This set of patches addresses some optimizations in the log-analytics script.
Tests were made on an extract of 1 million lines from logs in ncsa format (dry-run).
Before the optimizations :
Total time: 219 seconds
Requests imported per second: 4554.54 requests per second
Total time: 72 seconds
Requests imported per second: 13717.18 requests per second
Hi, most of the CPU improvements comes from the other commits.
For example, caching dates on a high traffic website allowed to double the lines per second, the other important commit it the use of set data structures instead of lists.
The diff you're quoting is from commit 63d000f, I may miss something but I think it's redundant with the same (inverted) check made before the date check.
Ok you are right, your commit is valid, I missed the other redundant check!
The rest of the pull request looks fine for me.
FYI I've asked Travis if we can run the build on Python 2.6 instead of current 2.7.3. Will let you know when they reply....
OK thanks, I think I have still some work to do in order to not break upgrade on servers with python 2.6.
For python 2.6, I use a 3rd party library : https://pypi.python.org/pypi/ordereddict
Maybe one solution would be to fallback to no cache if we're in python 2.6 and the library is not installed, and add some documentation about that requirement (README.md + a non fatal warning ?)
@cbonte Thanks for the details. What's the point of running a dry-run on a 100 million hits file, though? I'm genuinely intrigued for your use-case.
Considering you have a very specific use-case IMHO, we could not merge this change BUT create a parse_date function that you could easily override locally. The import_logs scripts was specifically designed to be easy to override.
@mattab, what do you want to do?
PS: why concatenate the date and timezone to create the key rather than use a tuple?
I vote for removing the date optimization, if it's really small difference when not using --dry-run (especially if it helps make it run on Python 2.6?)
Honestly, in our usage, this is not a small difference. We are currently studying the migration from urchin to piwik for all of our websites, most of them generating more than 100 millions hits per day (the logs I used concerned a low traffic day).
I'm quite sure we'll be able to migrate one day, but currently the difference is too large (daily logs are integrated in 5h whith urchin, on a quite old server not heavily tuned, compared to more than 2 days with piwik).
I think that everywhere we can save cpu cycles, we should try to optimize the process.
@cbay dry-run is used on some websites to profile them with piwik. We are currently in a study phase to migrate some high traffic website from urchin to piwik. dry-run is heavily used to have some quick statistics and compare with urchin ones. In a migration process, this is quite helpful, at least in our case, I hope it can be helpful to others and to the piwik team in order to promote it.
@cbonte I understand your use case, but since it's far from being typical IMHO and it adds complexity, I'm reluctant to merge it.
Regarding performance, have you tried PyPy?
Hi again cbay,
I'm really not convinced we are in an untypical use case, but in contrary this will become more and more a need for piwik, as it is more and more visible. I don't think there is any over complexity, as soon as I fix the compatilibity with the older mode (Pyhon 2.6 standalone).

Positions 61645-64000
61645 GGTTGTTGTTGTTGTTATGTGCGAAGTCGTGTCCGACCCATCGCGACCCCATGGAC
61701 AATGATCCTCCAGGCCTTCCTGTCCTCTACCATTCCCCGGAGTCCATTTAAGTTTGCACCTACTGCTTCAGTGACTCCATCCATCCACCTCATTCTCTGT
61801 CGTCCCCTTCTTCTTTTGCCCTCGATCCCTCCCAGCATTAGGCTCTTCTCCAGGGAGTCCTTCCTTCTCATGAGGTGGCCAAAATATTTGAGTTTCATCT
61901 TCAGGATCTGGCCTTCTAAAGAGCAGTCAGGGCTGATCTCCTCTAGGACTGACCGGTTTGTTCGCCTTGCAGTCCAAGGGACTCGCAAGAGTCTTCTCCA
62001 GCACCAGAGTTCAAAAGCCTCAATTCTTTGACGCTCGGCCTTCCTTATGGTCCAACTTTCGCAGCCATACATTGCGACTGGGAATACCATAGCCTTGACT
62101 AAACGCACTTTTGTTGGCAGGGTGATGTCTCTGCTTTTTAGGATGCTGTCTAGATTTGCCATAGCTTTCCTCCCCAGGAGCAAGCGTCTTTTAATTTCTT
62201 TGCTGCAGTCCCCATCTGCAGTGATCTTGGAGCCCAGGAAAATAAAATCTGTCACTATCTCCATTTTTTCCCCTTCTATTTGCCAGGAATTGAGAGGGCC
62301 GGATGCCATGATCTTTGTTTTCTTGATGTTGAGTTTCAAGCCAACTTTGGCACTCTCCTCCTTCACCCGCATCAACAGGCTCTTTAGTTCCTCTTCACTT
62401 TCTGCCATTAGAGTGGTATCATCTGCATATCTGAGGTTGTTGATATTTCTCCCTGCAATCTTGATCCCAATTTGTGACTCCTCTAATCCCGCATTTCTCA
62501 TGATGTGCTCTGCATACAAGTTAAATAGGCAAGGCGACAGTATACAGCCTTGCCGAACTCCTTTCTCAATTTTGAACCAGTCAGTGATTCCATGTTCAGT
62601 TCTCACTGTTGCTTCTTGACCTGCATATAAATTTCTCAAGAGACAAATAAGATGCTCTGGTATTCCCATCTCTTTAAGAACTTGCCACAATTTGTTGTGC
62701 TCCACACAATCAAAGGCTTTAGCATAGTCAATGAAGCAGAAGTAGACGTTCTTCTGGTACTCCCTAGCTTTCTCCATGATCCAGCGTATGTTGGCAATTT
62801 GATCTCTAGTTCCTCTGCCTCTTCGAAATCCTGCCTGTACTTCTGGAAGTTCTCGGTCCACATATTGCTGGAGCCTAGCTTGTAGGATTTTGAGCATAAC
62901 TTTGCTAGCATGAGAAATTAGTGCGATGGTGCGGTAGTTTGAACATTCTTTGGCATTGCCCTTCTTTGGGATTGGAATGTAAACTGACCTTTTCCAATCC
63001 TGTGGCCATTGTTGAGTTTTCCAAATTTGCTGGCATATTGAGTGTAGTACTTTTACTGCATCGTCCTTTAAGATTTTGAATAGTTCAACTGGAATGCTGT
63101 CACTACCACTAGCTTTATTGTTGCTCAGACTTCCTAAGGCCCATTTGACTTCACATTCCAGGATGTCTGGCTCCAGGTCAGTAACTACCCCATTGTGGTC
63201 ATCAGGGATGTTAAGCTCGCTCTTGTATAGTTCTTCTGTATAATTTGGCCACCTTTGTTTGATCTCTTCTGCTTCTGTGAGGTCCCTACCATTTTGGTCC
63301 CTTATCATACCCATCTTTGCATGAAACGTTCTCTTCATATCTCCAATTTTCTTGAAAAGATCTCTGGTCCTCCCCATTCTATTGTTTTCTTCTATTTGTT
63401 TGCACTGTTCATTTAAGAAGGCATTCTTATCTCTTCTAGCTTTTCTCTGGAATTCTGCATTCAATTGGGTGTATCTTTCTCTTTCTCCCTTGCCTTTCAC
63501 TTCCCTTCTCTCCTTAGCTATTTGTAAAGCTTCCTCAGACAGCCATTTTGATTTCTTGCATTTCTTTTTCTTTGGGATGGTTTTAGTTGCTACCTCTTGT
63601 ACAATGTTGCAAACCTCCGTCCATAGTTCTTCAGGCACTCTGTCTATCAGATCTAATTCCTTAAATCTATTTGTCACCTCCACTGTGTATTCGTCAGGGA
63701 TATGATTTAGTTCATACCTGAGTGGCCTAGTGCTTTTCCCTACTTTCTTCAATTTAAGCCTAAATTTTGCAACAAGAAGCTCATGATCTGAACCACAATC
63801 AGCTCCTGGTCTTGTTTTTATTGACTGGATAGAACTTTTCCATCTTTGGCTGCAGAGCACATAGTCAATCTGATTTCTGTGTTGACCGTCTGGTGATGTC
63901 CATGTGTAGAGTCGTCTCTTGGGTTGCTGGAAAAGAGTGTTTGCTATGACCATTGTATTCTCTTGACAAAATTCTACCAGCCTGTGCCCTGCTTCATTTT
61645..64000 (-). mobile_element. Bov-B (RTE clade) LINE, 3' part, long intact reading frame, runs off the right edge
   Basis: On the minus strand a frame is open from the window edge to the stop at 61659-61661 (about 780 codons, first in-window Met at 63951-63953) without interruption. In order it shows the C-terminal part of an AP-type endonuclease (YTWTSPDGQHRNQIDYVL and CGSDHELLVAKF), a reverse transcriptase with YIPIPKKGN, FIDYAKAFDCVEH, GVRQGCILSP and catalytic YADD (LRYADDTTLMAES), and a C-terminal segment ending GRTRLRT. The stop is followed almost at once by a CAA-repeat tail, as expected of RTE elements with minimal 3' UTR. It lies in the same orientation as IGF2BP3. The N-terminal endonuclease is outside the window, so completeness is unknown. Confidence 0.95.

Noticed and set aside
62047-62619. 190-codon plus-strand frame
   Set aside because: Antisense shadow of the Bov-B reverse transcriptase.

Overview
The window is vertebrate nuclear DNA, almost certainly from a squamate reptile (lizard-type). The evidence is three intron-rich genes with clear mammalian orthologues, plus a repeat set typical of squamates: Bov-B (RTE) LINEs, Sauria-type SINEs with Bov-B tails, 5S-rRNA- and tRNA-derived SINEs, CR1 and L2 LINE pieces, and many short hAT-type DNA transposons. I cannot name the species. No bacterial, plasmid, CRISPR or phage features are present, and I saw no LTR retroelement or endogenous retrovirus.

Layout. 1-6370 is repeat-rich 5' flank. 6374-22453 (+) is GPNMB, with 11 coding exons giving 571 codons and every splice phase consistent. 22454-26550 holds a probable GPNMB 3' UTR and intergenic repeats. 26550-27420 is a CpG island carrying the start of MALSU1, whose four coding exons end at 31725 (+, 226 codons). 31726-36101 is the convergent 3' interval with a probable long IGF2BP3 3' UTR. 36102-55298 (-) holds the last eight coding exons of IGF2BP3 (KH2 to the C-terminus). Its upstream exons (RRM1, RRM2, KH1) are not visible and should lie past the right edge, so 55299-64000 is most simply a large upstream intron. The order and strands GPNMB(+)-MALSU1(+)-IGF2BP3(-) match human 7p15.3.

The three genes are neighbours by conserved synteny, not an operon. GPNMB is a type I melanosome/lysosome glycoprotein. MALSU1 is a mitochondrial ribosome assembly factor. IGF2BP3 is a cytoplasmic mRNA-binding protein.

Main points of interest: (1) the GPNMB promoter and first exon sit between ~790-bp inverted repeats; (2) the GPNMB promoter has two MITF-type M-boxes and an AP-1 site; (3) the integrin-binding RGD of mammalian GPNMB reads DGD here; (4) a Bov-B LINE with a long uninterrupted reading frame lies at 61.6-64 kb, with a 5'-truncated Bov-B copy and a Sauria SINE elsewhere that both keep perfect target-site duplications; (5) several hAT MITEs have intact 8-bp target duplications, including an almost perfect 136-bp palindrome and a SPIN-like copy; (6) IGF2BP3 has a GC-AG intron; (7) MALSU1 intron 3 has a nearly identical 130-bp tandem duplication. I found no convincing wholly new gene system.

Concerning performance with PyPi, I didn't have time today to reprocuce it on the same hardware, but launching the bench on a openvz container with 4 vcpus, with a Debian Squeeze and Python 2.6.6 (hardware is built on 2 physical Intel(R) Xeon(R) CPU X5670 @ 2.93GHz / 6 cores / 12 threads), i could obtain such results :
cache : 871.344 ms
nocache : 28586.827 ms
@cbonte before you make the script compatible with Python 2.6, could you please re-merge with master, and push a trivial change, just to trigger the build again ? I expect that the build should fail, since the code is not compatible with Python 2.6 and the builds should now use python 2.6
@mattab I rebased the branch, which triggered a build (see commit 9b6b1f6). Then I could add the option do disable the cache for Python 2.6 without OrderedDict, I think it's ready now, feel free to review the code.
Let me know if you want some changes. Thanks ;-)
Then I could add the option do disable the cache for Python 2.6 without OrderedDict
Would such option have any benefit at all? we try to avoid adding option or setting unless they are absolutely necessary.
PR looks good to me
@cbay are you happy with it too?
hi, sorry I didn't mean a new command line option, it was about setting the cache optional, not active if OrderedDict is not present instead of raising an exception, as it's done in the latest commits.
Do you know if some users don't have OrderedDict present in their python setup?
If so, then it would be best to make it optional (instead of raising exception, silently ignore the cache and use no-cache).
@mattab I'd say that most users with python 2.6 are concerned, that's why i already made it optional (no exception raised but a message is displayed : I can make it completely silent if you prefer).
because it's optional and does not change anything for 99.99% of users, Silence is definitely better :+1:
Modification done and I rebased the branch from master, hoping it would fix the Travis tests but it still fails and I see that master is also failing.
I'll rebase one more time once tests pass on master.